And so to BSC. Many a band has struggled to make the jump to arena; think Machine Head on the Locust tour (although anyone that takes Bring Me The Horizon as main support deserves it). Opening with the powerful double of Rain Wizard and Blind Man BSC took to the stage with a glossy polished approach. All power chords and posture; particularly Ben Wells who plays rhythm and gurns for fun. Has anyone in rock got more polished teeth than him? Choreographed to within an inch of their life, BSC delivered a slick, polished performance that had everything except the energy and drive that had coursed through the Airbourne set. Me And Mary Jane was followed by In My Blood which allowed vocalist Chris Robertson to loosen the pipes. And then it just got a bit pedestrian. The god-awful Things My Father Said got the arena crowd singing along. Now in my mind, getting the crowd to sing along is a demonstration of laziness. If I want to hear BSC karaoke I’ll got to a bar or stay at home. When I see the band in the live setting I want them to sing the bloody song. Fiesta del Fuego, one of the few rockers from latest release Magic Mountain picked the tempo back up a little but the set felt pretty pedestrian with the band a little bloated in comparison to the lithe, hard rocking outfit that had torn the roof of the Solus, blown a hole in the afternoon at Download a few years ago or given Myles and co such a run for their money at the Motorpoint not that long ago. Closing the main set with obvious crowd favourites White Trash Millionaire and Blame It On the Boom Boom, BSC completed an hour and 20 minutes of perfectly competent arena rock. Now maybe it was because the notorious Motorpoint sound was about as poor as it could be, or maybe it was the fact that in the last week I had seen Opeth and Blackberry Smoke, but BSC demonstrated why the transition to arena is both right and wrong for them. For me, seeing them in a sweaty club beats this environment every day. The reaction of a far from sold out crowd suggested that a lot of people like this kind of evening. For me, a disappointing evening. I would need to be persuaded big time before parting with cash to see these guys again. 6/10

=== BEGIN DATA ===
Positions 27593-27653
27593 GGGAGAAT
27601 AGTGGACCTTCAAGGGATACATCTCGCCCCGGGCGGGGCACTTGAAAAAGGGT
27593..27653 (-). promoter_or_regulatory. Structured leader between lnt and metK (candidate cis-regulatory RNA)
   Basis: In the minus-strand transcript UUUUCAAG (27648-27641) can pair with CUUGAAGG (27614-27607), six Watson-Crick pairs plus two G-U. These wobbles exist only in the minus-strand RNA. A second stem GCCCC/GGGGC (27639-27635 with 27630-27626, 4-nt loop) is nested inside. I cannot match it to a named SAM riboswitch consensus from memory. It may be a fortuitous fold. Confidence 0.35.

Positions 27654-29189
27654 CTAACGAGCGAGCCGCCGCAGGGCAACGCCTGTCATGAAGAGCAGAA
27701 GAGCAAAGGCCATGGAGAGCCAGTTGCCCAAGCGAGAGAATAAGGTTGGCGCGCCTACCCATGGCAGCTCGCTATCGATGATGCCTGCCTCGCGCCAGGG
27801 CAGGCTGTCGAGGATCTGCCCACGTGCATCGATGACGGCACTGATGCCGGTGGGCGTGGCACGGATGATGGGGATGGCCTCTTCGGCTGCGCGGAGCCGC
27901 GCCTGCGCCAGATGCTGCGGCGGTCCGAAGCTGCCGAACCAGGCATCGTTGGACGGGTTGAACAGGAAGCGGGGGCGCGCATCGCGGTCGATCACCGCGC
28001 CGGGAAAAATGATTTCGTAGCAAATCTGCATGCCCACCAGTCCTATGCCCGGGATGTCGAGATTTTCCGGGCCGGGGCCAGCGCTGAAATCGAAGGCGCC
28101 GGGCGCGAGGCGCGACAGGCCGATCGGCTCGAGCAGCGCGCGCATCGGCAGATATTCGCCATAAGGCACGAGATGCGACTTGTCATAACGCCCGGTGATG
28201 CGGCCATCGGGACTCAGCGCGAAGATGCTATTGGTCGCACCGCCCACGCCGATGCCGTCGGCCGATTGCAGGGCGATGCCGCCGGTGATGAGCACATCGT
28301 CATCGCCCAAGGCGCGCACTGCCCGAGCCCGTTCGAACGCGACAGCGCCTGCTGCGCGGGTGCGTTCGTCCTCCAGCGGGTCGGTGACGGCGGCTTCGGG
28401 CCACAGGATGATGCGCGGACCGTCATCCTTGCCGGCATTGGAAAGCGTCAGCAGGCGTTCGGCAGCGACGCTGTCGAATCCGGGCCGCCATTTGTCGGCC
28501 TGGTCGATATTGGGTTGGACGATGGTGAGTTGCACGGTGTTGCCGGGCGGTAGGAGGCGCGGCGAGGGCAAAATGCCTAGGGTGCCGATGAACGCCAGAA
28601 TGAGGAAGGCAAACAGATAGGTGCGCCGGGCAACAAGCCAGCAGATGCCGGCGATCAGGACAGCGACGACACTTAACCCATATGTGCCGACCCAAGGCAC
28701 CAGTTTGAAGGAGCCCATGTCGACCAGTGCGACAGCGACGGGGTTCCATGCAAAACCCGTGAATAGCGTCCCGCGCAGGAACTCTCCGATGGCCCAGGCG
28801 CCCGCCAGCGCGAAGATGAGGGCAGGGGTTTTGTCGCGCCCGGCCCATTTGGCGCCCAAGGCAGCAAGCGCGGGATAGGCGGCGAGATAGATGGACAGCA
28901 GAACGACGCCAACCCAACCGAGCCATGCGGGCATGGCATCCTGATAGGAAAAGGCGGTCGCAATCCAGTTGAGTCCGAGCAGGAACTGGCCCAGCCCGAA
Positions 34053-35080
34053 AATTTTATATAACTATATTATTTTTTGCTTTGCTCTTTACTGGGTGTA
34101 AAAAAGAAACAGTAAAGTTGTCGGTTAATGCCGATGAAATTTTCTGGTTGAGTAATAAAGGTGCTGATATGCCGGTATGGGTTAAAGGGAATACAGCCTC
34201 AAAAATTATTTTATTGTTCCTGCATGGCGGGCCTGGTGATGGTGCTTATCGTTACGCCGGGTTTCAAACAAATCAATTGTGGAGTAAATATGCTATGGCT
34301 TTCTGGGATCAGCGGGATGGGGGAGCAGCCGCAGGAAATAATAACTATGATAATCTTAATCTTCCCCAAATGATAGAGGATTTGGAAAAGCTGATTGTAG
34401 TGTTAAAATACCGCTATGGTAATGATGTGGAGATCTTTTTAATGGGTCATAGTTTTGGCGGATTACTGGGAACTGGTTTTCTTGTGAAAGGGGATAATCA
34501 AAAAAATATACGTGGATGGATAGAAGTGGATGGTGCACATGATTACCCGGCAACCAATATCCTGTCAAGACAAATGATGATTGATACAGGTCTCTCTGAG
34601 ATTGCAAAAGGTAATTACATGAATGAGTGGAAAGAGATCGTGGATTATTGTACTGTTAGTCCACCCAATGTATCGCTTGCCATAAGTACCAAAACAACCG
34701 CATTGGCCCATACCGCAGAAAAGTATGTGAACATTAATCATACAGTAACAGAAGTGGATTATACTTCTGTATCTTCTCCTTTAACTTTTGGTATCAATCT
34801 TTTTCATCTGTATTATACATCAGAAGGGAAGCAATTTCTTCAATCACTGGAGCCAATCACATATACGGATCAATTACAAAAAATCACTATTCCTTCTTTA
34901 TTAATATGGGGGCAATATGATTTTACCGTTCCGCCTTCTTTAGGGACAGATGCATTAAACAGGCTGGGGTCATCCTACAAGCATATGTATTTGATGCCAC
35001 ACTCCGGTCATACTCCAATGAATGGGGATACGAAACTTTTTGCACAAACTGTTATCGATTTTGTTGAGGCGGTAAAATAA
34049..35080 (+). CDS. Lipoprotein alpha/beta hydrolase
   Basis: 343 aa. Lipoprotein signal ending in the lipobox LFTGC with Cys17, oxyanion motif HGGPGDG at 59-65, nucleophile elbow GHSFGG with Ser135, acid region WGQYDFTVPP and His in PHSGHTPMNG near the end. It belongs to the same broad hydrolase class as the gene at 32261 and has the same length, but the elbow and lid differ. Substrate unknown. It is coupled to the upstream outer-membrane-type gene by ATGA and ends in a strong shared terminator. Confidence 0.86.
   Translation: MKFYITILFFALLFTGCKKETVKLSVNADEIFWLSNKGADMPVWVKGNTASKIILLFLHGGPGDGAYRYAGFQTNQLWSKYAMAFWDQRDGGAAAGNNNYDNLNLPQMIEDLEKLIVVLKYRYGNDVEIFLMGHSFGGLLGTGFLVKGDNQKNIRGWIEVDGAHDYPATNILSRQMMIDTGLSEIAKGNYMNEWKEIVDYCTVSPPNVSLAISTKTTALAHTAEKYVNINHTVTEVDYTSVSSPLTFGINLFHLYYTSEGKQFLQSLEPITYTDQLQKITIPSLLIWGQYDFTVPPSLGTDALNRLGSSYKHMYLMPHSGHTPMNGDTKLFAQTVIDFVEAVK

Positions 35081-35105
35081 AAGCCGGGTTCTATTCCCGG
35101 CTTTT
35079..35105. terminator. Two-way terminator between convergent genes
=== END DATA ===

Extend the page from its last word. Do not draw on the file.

Now for Nick's take: